Theatre review round-up: Equations For A Moving Body| The Road To Huntsville| Bricking It| All The Things I Lied About| Tell Me Anything

The Road to Huntsville

The Road to Huntsville

0
Have your say

A brilliantly contemporary work on the addiction of endurance sport is the best of five solo shows, says Joyce McMillan

Equations For A Moving Body ****

Northern Stage at Summerhall (Venue 26)

The Road To Huntsville ***

Summerhall (Venue 26)

Bricking It ***

Underbelly Cowgate (Venue 61)

All The Things I Lied About ***

Roundabout @ Summerhall (Venue 26)

Tell Me Anything **

Summerhall (Venue 26)

The unstoppable rise of the solo show has been one of the most striking features of the Fringe in recent years; cynics are inclined to suggest that this is all a matter of economics, and reflects the relative cheapness of staging a show with just one performer.

Here are five shows, though, in which young writer/performers – four of them appearing alone, and one with her dad – demonstrate with varying degrees of success that something much more than an urge to save money is in play, in this avalanche of solo creation. What we’re seeing, in fact, is the steady emergence – often through the academic study of performance – of a kind of theatre which borrows much of its language from the visual arts, and therefore assumes that solo practice, or something close to it, is the norm. The result is a continuous dramatisation of the self that can range from brilliant, rich work, replete with social connections and resonances – Mark Thomas’s current Fringe show The Red Shed is a prime example – to the kind of tedious self-absorption that makes audiences feel as if they’ve been trapped on a journey with a companion who just won’t stop talking about his or her pretty ordinary first world problems.

Hannah Nicklin’s Equations For A Moving Body, for example – presented by Northern Stage at Summerhall – is an engaging and beautifully-shaped 85-minute monologue about Nicklin’s experience as a regular swimmer who decides to undertake an Ironman triathlon to mark her 30th birthday. The show begins with some shocking film of two utterly exhausted women trying to drag themselves to the finishing line of the marathon run that concludes an Ironman; and throughout, Nicklin deploys every kind of scientific insight, both physical and psychological, to try to understand what makes human beings set themselves such goals, and how the achievement of those goals then becomes such a vital part of the self.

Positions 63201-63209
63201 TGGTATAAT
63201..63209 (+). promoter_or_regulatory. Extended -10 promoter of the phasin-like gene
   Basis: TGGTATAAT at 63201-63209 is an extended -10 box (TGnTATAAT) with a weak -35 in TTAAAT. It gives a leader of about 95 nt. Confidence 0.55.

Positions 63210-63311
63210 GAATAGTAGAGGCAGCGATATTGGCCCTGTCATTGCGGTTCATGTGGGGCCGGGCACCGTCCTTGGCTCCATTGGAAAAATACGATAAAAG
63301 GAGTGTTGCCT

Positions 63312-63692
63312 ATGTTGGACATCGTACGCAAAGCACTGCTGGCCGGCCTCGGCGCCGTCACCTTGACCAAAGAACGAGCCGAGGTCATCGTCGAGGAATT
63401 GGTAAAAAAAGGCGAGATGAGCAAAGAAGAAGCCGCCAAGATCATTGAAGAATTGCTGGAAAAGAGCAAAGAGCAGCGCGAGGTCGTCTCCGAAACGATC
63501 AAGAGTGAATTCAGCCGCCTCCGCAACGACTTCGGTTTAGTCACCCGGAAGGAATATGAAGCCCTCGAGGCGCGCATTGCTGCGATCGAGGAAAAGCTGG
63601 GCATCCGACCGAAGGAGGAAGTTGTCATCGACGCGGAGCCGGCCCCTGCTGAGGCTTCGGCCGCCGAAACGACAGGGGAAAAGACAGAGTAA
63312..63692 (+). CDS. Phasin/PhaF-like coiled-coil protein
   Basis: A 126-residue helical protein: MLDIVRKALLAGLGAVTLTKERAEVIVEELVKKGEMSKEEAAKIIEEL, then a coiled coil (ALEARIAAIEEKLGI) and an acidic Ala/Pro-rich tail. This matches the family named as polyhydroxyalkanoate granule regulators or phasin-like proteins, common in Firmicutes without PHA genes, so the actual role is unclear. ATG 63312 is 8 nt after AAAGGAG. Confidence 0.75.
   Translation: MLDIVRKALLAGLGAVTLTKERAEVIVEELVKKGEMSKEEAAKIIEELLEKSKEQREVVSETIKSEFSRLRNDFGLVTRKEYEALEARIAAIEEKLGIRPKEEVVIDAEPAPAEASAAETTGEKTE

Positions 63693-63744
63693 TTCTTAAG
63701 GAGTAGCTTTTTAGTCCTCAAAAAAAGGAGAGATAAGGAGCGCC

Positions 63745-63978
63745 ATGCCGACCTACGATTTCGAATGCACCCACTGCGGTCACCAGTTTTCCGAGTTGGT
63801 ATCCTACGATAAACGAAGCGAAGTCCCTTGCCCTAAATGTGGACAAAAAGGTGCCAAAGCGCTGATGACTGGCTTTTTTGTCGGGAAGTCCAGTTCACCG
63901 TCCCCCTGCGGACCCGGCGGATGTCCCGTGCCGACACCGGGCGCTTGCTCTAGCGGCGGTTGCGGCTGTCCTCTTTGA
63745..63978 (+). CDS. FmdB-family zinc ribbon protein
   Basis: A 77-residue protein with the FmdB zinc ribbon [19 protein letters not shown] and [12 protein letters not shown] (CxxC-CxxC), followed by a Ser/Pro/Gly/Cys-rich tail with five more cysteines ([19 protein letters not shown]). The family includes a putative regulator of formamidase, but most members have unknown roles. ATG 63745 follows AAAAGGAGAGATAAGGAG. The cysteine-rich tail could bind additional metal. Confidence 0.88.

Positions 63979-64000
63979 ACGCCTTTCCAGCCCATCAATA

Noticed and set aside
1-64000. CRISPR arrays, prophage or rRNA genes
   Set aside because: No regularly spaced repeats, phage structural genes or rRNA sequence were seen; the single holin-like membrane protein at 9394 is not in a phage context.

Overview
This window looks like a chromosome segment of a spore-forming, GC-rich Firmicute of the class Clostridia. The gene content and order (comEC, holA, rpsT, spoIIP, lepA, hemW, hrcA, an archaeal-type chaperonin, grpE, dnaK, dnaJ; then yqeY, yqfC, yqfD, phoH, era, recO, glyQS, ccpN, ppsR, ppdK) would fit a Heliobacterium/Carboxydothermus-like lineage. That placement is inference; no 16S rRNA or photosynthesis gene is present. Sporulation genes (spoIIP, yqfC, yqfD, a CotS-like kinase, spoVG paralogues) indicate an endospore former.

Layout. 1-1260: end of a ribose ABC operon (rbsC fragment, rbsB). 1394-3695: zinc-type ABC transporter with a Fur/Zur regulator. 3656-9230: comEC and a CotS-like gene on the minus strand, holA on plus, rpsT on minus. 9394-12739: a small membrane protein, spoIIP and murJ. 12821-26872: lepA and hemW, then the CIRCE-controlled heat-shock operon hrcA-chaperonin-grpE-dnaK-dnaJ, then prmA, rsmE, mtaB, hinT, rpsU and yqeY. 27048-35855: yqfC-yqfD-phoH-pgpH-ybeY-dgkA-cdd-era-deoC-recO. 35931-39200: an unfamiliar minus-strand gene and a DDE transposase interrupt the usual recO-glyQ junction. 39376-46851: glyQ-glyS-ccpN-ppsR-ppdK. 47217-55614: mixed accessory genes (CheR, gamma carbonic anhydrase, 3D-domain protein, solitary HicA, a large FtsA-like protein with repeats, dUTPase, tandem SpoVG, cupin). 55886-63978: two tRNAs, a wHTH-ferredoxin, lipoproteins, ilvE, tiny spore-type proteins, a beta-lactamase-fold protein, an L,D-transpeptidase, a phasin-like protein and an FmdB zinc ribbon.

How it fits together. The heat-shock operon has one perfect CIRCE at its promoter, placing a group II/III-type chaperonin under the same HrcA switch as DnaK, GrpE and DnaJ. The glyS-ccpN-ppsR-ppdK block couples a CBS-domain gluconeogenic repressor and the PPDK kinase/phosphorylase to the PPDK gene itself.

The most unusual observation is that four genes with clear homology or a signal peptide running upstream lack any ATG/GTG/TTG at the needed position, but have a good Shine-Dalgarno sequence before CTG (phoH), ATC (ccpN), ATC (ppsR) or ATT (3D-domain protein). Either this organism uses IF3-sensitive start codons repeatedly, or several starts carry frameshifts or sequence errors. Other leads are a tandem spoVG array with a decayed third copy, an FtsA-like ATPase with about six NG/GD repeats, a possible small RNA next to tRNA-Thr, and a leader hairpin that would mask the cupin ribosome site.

What emerges is a brilliantly contemporary show, both in its insight into the role sport and fitness has come to play in some 21st century lives – offering a sense of autonomy and control not always available elsewhere – and of the intense online life that often supports these activities: the league tables, entry forms, and sudden snippets of news (in one case absolutely tragic) that appear on the laptop screen projected above the stage. It’s a show that’s likely to fascinate those who run, swim or cycle, in other words; but what it really lacks is the kind of long view that would begin to suggest what this intense culture of physical self-improvement might actually mean for society as a whole.